to be interesting. We all have had a lot of chats about him, working at a
couple of plans. If one doesn't work, try another and try this one. It
would be good if we get fired up early on.
Q: How do you bowl in tandem with McGrath?
A: I certainly think we compliment each other well. He doesn't give much
away, He's tall, bouncy, doesn't move the ball a lot but I think his
accuracy is his real key. With me I am a little bit smaller and slower and
my key is swinging the ball, whether it is normal swing or reverse,
probably my change of pace too. If he is bowling really fast and not
letting them score, then sometimes I can look a little bit better to score
off, so that's where I have to be patient and build up the pressure too. I
think we do that well.
Q: How is the bowling attack different from last time in 1998?
A: This time we have two experienced fast bowlers Jason Gillespie and
Michael Kasprowicz. I think that's what we got this time that we did not
have in 1998. We lost few fast bowlers on that tour through injury, so it
was hard work on Kasprowicz and Shane Warne. Hopefully we are going to have
an injury free tour this time. McGrath's accuracy, Gillespie's pace and
bounce. Me and Kasprowitz are quite similar but we swing the ball, both
reverse and new. I can bowl cutters and good slow balls. I can bank on line
and length and if I get hit around I can vary my pace and get some control
Q: You have been prone to a few injuries in your career that have kept you
out of the team.
A: It's going well at the moment. It's funny with the Australian team, you
don't seem to get dropped so much. You either miss out with injury and get
back in with injury. We saw Brett Lee break down. That was unfortunate for
he would have been a great sight for the Indian crowds. He is easily the
quickest bowler I have seen and he is very emotional and he does show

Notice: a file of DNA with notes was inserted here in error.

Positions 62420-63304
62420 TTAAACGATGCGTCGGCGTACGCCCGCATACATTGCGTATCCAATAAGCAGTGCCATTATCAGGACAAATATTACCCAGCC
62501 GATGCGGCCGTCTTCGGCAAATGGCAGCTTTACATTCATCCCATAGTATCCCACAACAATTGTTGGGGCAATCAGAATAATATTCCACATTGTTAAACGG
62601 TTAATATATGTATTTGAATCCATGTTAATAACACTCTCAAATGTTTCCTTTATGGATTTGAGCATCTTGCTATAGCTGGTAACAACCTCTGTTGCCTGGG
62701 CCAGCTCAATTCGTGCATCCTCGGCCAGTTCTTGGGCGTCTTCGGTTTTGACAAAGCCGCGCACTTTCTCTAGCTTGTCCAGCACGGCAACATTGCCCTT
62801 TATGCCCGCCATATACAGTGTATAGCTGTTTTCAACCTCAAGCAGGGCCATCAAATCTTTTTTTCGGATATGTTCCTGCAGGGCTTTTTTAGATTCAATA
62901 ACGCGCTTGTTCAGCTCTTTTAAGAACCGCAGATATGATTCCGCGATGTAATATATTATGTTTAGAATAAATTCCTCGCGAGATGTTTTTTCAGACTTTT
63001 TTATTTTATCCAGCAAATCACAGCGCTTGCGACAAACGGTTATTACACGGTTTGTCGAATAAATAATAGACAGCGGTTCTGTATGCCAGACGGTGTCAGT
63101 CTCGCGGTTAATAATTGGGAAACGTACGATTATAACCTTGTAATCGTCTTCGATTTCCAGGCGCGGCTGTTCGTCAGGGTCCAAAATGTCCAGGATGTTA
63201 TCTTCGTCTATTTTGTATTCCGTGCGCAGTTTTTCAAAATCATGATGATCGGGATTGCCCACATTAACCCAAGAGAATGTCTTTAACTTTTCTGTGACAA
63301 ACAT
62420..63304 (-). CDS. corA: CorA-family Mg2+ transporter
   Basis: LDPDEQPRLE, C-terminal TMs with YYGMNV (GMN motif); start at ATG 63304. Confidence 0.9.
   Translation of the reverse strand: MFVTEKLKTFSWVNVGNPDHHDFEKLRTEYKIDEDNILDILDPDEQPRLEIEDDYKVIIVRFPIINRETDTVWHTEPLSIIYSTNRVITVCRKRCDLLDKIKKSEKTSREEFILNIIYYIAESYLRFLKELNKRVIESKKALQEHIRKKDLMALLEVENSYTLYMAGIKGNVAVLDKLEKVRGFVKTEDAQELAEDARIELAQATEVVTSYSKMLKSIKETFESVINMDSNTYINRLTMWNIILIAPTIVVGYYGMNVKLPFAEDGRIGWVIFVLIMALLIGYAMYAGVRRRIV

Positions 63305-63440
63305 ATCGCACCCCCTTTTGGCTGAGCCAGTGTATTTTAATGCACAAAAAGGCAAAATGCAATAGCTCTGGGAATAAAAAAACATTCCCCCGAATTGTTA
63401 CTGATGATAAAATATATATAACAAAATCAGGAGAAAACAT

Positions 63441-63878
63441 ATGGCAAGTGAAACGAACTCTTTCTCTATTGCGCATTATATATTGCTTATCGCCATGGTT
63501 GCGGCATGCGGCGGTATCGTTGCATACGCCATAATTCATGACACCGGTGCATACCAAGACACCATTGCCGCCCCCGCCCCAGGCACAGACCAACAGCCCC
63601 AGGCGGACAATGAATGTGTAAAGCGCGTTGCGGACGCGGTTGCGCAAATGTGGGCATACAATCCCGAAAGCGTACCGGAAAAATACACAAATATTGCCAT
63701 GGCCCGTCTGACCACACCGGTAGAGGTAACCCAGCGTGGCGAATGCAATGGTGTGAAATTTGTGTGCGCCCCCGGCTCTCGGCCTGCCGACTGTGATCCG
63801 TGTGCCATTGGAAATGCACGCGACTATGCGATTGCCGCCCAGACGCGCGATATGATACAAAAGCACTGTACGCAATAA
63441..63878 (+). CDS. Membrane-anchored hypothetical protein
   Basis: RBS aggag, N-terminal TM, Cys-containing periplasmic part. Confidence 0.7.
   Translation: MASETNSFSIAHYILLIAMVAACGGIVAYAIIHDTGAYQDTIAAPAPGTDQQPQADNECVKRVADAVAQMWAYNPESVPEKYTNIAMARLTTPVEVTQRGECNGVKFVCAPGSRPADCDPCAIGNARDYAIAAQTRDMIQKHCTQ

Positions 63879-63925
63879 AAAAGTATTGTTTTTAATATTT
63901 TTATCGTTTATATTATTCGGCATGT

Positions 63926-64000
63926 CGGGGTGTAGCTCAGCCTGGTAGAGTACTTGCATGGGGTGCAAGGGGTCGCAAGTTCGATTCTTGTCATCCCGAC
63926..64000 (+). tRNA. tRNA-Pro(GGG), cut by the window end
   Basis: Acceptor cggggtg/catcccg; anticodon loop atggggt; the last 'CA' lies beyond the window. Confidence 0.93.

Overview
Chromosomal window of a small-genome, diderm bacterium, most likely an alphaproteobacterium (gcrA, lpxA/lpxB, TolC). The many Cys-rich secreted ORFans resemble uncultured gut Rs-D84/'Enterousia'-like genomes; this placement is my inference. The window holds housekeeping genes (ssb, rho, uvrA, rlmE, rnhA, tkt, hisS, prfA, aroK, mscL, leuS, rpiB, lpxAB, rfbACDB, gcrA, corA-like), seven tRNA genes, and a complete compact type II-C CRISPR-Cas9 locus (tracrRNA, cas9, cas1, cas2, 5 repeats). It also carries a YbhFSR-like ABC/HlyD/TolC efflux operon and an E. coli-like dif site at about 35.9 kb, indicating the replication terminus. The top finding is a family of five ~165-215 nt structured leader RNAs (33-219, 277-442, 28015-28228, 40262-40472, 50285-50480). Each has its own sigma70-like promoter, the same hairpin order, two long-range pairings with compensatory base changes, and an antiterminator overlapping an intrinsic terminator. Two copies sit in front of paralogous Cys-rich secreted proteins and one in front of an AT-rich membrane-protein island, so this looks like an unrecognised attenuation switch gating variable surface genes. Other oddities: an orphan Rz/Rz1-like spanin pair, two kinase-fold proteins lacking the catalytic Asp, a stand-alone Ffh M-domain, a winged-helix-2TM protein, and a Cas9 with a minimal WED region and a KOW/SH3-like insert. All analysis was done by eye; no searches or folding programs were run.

emotion when he gets a wicket. It's a shame he is not on this tour. I think
you will see less injuries in World cricket these days. Everyone is pretty
switched on with their physios and fitness experts. The public likes to see
the best side that a country can put on at any given time so hopefully we
will go to an era where we will have less injuries to fast bowlers.
Q: Did you test the ice vests?
A: I think it is a good idea, I haven't given it a try yet because Mumbai
is fine. The climate is not so hot here but when we get down to places like
Chennai and Cochin where it gets very hot, it should be worth giving a go.
Anyway to get yourself recharged and recover well for your next spell or
next day, it's going to be a bonus. We are going to try things like that.
That's the way the Australian team is, we show a bit of innovation, anyway
we can improve ourselves.
Q: What's your personal target on the Indian tour?
A: I want to enjoy myself. It's obviously a different culture than
Australia, the people are very friendly here and they love their cricket
and want India to win. They are always smiling. I think they appreciate
good cricket and we plan on playing good cricket and hopefully I myself
want to play a lot of cricket here. This tour is very important because if
we win here, it's going to go down in history. This will go down above the
15 Test victories that we have had, as a golden era of Australian cricket.
It's going to be a victory after 31 years and that's making history, I
would want to be part of that team. That will give me immense pleasure in
years to come.